Paul Eisen

Paul Eisen

Sunday, 1 April 2007

Your Memory Shines in Me - Deir Yassin Day 2007

“Your Memory Shines in Me”

Deir Yassin Day 2007
Sunday April 1 2007
St John’s Wood Church, London.


Poorly attended it certainly was. In a venue we are long used to filling, the beautiful old church at St John’s Wood was embarrassingly empty – perhaps 100 out of the 500 places were filled with people dotted here and there. Ghada Karmi was there, Bruce Kent too and Gilad Atzmon arrived early. And of course there was the usual sprinkling of churchgoers and Palestinians – folk with memories far fuller than their diaries. I was there too, but this year simply as just one more attendee. Not in attendance that evening was any representative from the Palestinian General Delegation. They had received and accepted an invitation to attend but, in the event, did not show up. Why did they not come? Who knows?


Why so few? Perhaps it was unease that the commemoration might have anything to do with Deir Yassin Remembered. Perhaps there is an overall weariness of the Deir Yassin message. Perhaps it’s just sheer exhaustion. Or perhaps the organisers hadn’t publicised it sufficiently. Had the PSC properly advertised the event? They had demanded and certainly received assurances that DYR had not been involved in its organization. But again, who knows? And the strain of such a poor attendance showed – in the nervous shuffling of the audience and in the faces of the wonderful Chamber Choir of St John’s Wood Church as they took their places.


The commemoration, as on previous occasions opening with a call to prayer, centered on the story of Dar al Tifl – the House of the Child - the children’s home in Jerusalem founded by Hind Husseini as a refuge for the orphans of Deir Yassin – children she found huddled and shivering, dumped in a Jerusalem alley by the perpetrators and still smeared with the blood of their murdered relatives.


In answer to my request for information, Razanne Carmey DYD Artistic Director writes:


“This year's theme was 'Children of Deir Yassin' all the readings and prayers were selected to reflect the beauty, sanctity and fragility of childhood.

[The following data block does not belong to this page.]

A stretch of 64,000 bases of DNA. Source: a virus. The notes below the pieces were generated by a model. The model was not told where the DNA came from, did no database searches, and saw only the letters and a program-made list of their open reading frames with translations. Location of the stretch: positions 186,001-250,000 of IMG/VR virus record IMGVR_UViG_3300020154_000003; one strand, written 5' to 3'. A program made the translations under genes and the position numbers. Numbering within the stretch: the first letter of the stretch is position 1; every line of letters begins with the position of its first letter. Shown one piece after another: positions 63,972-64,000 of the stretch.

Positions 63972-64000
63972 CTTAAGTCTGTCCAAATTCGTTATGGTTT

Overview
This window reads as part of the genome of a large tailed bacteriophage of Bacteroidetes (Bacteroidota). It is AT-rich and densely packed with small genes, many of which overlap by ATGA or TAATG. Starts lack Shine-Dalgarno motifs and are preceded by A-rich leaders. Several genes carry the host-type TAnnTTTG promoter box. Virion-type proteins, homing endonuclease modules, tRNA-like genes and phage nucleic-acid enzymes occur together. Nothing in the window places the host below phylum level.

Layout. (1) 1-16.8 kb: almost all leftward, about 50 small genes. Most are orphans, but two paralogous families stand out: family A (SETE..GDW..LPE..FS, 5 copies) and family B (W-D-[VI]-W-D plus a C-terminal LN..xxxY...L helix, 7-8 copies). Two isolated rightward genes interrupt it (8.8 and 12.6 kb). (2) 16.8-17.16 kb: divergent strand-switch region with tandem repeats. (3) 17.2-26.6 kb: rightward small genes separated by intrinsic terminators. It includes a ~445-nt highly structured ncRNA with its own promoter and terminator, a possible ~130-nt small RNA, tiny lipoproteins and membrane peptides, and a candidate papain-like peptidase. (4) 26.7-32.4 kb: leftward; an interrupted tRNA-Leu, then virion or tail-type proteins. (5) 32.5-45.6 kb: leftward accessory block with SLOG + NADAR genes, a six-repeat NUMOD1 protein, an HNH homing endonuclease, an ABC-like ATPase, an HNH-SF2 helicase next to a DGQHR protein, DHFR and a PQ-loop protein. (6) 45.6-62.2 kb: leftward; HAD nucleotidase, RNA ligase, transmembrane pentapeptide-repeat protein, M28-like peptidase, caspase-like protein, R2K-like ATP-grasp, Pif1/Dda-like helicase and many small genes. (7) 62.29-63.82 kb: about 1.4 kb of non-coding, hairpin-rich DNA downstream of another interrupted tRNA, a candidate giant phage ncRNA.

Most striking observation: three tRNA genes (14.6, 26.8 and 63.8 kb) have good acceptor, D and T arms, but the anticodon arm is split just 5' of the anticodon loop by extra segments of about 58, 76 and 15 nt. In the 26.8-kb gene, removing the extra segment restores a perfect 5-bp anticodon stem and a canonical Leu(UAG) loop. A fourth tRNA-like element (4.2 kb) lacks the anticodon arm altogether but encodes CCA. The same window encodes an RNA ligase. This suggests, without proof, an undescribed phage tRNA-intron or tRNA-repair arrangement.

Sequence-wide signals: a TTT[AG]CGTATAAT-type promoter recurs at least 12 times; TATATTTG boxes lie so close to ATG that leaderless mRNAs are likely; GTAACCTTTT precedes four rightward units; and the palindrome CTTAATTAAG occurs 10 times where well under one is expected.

The verse from the Quran that spoke for the orphans as well as the prayer from Matthew and a reading of Oscar Wilde's The Selfish Giant were matched by songs and hymns about children…..
What else? ... the vicar's welcome, Deborah's address and the poem from Lina Abu Bakre about the voice of Jacob whose own son was lost to him for many years just like the children of DeirYassin were lost to their home. 
We were also very fortunate to have renowned poet Saadi Youssef who added a note from Iraq and Lebanon, both of them poignant this year. He was in Beirut in 1982 during the invasion and seige by the Israeli army (this year is the 25th anniversary of that invasion) and Youssef wrote his poem "...a candle in the night, a candle on the long road... a candle in my hand" This poem was particularly moving for one man in the audience, Gilad Atzmon, who himself was in Lebanon in 1982 as an 18 year old Israeli conscript and part of the invading army, a turning point for Gilad.
Saadi's poem was accompanied by solo flute - Naii - an original composition especially commissioned from Saadi's long time friend, the Palestinian poet and musician Tareq Alkarmi ... hope this helps tell me if you need to know more, Deborah can tell you about the hymns as she selected them"


Something had happened. The poor attendance seemed to have somehow enhanced rather than diminished the performance. It was as if both performers and audience had become aware that something rather special was occurring which became abundantly clear as the commemoration ended with the achingly beautiful final address to ‘the beautiful Palestinian people’ and closing with the now-traditional farewell – May God bless the Palestinian people.


We used to say that it didn’t matter how many people were at a Deir Yassin commemoration – two people and a candle would do – just so long as Deir Yassin was remembered. Also, I have long given up caring what people think of me or what I have to say, so I will just say this: For me, on the evening of Sunday April 1st 2007 God may well have been present half a mile up the road in the Central London Mosque. He would definitely not have been present in the Liberal Jewish Synagogue half a mile down the road. But…He most definitely was present that night in the church itself. How do I know? I know because I saw Him, there in the faces of the lucky few who were there.


May God bless the Palestinian people 


Paul Eisen
Director (UK)
Deir Yassin Remembered


paul@eisen.demion.co.uk